Aim: To investigate whether a public education campaign can increase awareness and change help-seeking behaviour with respect to ocular health in an Indian population.
Methods: A health knowledge questionnaire was used investigating and assessing the health campaign. The health campaign comprised four components: (1) television, (2) local press, (3) local radio and (4) places of worship. The target population were Indian residents in Southall, Ealing aged 60+. The aim was to get people to go and have their eyes tested at their local optometric practice. Optometric practices within the borough of Ealing collected sight-test data for the study over 6 months before and after the advertising campaign.
Results: The repeat in-depth glaucoma knowledge questionnaire showed a significant increase in the number of people who had heard of glaucoma rising from 22% to 53%. Before intervention, most people had heard about glaucoma from their GP, friend or relative. After intervention, the majority (69%) had heard of glaucoma from the radio.
Conclusion: This study has shown a significant increase in awareness from using different kinds of media and has shown radio to be the most effective in our target community. Although the campaign has raised awareness, this study has not shown a change in health-seeking behaviour.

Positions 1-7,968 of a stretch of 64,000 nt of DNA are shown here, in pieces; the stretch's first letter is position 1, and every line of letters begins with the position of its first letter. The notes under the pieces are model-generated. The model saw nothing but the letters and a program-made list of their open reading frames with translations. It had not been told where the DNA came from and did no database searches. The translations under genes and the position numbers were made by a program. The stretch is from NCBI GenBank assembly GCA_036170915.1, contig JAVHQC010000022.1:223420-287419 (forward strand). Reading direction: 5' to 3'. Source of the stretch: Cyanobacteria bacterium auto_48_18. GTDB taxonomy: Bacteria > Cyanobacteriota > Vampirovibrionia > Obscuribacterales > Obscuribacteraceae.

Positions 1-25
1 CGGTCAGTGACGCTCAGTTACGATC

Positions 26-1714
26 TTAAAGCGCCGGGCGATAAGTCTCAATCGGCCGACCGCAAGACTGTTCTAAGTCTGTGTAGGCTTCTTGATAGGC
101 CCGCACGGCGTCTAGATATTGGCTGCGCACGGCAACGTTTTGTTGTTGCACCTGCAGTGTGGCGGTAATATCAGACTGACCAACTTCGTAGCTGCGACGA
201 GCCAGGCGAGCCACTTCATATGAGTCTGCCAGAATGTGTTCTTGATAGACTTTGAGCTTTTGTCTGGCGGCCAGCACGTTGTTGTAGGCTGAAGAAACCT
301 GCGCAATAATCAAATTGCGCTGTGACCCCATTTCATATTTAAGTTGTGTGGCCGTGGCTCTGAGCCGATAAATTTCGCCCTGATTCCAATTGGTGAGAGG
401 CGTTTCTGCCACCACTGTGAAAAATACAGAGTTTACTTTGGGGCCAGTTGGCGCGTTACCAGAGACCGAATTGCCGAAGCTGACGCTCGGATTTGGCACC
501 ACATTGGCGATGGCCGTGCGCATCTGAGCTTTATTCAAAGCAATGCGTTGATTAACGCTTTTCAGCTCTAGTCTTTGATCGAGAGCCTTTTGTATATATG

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Funding: This survey was kindly funded by the Guide Dogs for the Blind Association. The grant was unrestricted, and investigators were given complete freedom in the design, analysis and interpretation of the data.
Competing interests: None.
Ethics approval: Ethics approval was provided by Moorfields Eye Hospital Ethical Committee, Isle of Wight, Portsmouth & South East Hampshire Health Authority Ethical committee and Ealing Ethical committee.
Patient consent: Obtained.